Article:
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Hidden camera found outside of Temecula home, raising safety concerns of residents

Temecula neighbors disturbed to find hidden camera in front yard of their home
Temecula neighbors disturbed to find hidden camera in front yard of their home 03:01

Another Southern California community has cause for concern after a hidden camera was found planted in one neighborhood, an issue that they fear isn't being taken seriously by law enforcement. 

The discovery was made early last week at a home in the Crowne Hill neighborhood, underneath some branches in a fake bush that was planted in the person's yard. 

Image of the hidden device and the fake bush that was concealing it in the front yard of a Temecula home. 

A wireless transmitter was connected to the back of the phony plant, likely feeding live images to an unknown location, which has the homeowners, who wish not to be identified, living on edge. 

"They have a target, I'm afraid it's children," they said. "I personally think this is for kidnapping. Why would this device be here? Why would these guys go through so much trouble to surveillance someone? Why would they want a live feed of this?"

Security cameras from another home in the neighborhood show the moments that two men wearing masks are dropped off by a black Toyota Sienna Thursday evening. 

"Black COVID masks and white grocery bags cause they're carrying something," the homeowner said. "Looked very out of place."

They briefly left the area when another neighbor went outside of their home, only to return a few minutes later. 

Neighbors quickly began to alert each other once the device was found, as well as filed a report with the Riverside County Sheriff's Office. 

Deputies responded to the area, along with a bomb squad to ensure that the device wasn't an explosive. The entire street was evacuated for the investigation, but since then, neighbors say they haven't heard much. 

"Very little has been done since then," they said. "There's a lot of information they can pursue."

The disturbing discovery comes just days after an eerily similar situation in Chino Hills, where a camera disguised as a rock was found hidden under a pile of leaves across the street from one woman's home.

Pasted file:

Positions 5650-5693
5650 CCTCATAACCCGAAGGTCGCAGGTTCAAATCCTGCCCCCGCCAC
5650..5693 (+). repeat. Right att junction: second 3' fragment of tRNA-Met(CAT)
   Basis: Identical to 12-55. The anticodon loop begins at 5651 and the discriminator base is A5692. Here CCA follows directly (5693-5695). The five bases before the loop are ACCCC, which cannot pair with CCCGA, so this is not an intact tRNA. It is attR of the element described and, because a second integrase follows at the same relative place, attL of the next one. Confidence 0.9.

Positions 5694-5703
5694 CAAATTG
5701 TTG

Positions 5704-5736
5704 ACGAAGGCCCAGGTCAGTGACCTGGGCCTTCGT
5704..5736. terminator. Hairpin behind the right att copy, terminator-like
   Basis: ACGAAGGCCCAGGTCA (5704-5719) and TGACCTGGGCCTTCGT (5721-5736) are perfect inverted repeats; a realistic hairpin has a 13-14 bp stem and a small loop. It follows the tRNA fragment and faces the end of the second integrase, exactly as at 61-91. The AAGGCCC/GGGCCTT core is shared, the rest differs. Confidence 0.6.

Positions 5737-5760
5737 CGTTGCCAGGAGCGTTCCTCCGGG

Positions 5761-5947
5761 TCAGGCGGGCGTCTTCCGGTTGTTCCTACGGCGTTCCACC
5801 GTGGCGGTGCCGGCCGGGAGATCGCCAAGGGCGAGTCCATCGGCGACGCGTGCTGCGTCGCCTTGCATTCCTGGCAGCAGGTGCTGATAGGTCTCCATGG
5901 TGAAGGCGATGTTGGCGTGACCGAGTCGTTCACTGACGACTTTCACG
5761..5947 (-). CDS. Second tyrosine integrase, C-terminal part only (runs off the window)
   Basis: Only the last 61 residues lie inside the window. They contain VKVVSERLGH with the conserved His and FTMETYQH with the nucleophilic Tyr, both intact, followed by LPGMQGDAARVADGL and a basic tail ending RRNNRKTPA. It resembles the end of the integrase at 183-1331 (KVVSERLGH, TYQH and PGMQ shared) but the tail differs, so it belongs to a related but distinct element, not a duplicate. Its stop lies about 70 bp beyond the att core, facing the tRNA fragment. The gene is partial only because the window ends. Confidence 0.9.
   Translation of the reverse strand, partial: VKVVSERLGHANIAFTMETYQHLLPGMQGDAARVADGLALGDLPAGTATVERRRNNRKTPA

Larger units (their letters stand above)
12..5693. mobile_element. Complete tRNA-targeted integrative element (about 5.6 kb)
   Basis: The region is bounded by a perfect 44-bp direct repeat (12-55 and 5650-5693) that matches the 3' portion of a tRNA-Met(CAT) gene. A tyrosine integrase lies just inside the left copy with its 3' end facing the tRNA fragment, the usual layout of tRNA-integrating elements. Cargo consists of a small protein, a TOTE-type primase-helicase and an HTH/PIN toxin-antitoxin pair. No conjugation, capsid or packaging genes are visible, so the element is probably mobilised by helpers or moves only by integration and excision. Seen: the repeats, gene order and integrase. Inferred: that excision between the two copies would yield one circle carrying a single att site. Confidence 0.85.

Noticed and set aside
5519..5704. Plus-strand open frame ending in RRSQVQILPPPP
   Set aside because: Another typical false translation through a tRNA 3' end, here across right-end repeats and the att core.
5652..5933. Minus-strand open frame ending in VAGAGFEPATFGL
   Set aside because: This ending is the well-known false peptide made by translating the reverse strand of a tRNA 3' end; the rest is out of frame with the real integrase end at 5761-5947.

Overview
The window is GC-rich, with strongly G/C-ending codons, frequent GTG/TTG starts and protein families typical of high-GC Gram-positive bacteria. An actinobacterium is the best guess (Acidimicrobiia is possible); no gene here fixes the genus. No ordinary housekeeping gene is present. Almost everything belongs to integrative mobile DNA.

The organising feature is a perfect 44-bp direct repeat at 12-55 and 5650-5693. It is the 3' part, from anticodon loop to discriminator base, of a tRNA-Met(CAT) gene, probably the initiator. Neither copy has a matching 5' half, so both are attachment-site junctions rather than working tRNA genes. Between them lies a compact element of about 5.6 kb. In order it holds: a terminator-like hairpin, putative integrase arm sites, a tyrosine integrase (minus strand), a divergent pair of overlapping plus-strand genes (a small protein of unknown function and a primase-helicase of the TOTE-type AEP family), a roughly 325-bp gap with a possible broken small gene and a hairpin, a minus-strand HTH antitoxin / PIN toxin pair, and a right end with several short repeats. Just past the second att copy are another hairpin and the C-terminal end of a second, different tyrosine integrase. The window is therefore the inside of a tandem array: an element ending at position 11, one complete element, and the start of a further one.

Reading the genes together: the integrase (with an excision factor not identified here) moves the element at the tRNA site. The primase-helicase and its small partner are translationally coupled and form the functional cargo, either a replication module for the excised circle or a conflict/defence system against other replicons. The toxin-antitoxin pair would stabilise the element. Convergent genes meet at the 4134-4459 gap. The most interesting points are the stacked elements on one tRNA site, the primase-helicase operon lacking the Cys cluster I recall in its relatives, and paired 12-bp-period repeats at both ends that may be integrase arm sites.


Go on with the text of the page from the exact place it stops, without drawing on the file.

Legal experts say that though troubling, there isn't much that can actually be done. 

"There's something creepy about it, obviously, but we're on camera ll the time," said Trusted Sec security expert Alex Hamerstone. 

He says that since the crime itself is small it's difficult to prosecute. 

"There may be a littering charge or something like that, or the cameras may be involved in a bigger investigation," he said. "But, directly as far as it being a crime, generally there's not gonna be much for police go after there."

The neighborhood isn't so sure that this isn't part of a much bigger scheme. 

"Whether or not there's evidence enough to charge them is a completely separate issue," the homeowner said. "This an organized effort to come and commit a crime and we need to know what that is and what their intentions are."

In the meantime, they're hopeful that others in the area will check their own yards to see if there's more of the same to be found, especially so they can go back to living their lives on a normal basis. 

"No children are coming out to play anymore, they're inside they're not allowed to leave their homes," he said. "We have a credible threat, so we can't risk putting our children out front."

Several neighbors are expected to make an appearance at the Temecula City Council meeting Tuesday evening to discuss the matter and seek further assistance from city leaders. 

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